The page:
Sampling and Data Collection in Research

Topics: Sampling / Pages: 3 (1029 words) / Published: Aug 26th, 2015
Sampling and Data Collection in Research
Jaleesa Brown
Dr. Annette Love

Sampling and Data Collection in Research
Sampling is one of many ways to conduct research in human service. It consist of one or more elements selected from a population. The manner in which we select elements for the sample has enormous implications for the scientific utility of the research based on that sample (Monette, Sullivan, & DeJong, 2011). In order to select a good sample, you must first decide what population you want to get the sample from. If you are not able to retrieve a good sample it can result in inaccurate conclusion.

A major reason for studying samples rather than whole groups is that the whole group is so large that studying it is not feasible (Monette, Sullivan, & DeJong, 2011). For example, if a human service worker wants to learn about pregnant women or some other large group of people it may be hard to study everyone in this group. Another reason for sampling is the information is more accurate from carefully drawn samples, than it would be if you studied the whole group. There are two types of sampling, probability and non-probability.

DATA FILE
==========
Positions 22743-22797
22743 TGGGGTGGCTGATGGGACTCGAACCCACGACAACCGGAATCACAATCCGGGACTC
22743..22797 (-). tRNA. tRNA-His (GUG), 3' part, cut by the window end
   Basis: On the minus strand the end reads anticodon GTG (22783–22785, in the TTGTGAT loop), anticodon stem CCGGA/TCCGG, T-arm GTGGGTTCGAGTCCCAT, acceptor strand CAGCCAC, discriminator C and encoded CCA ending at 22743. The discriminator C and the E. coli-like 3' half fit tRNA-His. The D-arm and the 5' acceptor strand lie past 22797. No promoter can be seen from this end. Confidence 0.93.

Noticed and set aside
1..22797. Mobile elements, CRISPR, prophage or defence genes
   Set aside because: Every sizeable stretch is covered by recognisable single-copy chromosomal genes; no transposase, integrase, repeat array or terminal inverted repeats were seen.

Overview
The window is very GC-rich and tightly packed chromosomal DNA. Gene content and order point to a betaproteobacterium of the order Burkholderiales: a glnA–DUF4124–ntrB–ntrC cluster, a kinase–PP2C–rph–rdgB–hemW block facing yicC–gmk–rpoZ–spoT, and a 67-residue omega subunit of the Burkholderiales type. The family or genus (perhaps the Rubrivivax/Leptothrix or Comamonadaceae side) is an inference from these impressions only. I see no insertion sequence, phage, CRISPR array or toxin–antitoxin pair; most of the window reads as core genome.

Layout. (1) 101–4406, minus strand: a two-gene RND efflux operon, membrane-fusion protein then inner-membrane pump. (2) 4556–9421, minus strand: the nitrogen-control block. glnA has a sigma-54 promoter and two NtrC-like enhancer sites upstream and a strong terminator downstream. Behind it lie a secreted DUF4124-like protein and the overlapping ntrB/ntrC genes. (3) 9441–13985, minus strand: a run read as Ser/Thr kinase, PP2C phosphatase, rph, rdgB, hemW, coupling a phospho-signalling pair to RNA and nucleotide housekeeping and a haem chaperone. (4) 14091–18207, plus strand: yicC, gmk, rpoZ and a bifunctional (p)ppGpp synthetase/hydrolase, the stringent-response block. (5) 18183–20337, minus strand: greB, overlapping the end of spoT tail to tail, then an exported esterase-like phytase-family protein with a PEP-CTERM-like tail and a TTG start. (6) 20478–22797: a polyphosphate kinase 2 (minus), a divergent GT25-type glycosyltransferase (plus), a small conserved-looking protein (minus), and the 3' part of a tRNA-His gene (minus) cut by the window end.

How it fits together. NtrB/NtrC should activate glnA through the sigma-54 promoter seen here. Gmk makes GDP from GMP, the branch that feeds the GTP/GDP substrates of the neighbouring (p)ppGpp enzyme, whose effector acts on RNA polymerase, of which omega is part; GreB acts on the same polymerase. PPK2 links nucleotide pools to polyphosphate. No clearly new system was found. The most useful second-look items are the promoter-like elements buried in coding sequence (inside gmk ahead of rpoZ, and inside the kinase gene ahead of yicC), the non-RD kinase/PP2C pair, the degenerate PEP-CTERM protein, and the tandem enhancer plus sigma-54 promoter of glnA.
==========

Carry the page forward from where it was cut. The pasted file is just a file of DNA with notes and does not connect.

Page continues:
Probability sampling is a method of sampling that utilizes some form of random selection (Trochim, 2006). This means that the samples are retrieved in a process that gives everyone in the population an equal chance of being selected. There are five different methods of probability sampling which are simple random sampling, stratified sampling, systematic sampling, area sampling and estimating sample size. An example of probability sampling is when the telephone surveys randomly select people to call in order to take the survey.
Non-Probability sampling is when the researcher does not know the probability of each population elements inclusion in the sample (Monette, Sullivan, & DeJong, 2011).There are also five methods of nonprobability which are availability sampling, snowball sampling, quota sampling,

References: Monette, D. R., Sullivan, T. j., & DeJong, C. R. (2011). Applied Social Research. A Tool for the Human Services (8th Ed.). Retrieved from The University of Phoenix eBook Collection database. Pannucci MD, C. J., & Wilkins MD MS, E. G. (2010, August). Identifying and Avoiding Bias in Research.  Plast Reconstr Surg, 126(2), 619-625. Trochim, W. M. (2006). Web Center for Social Research Methods. Retrieved from

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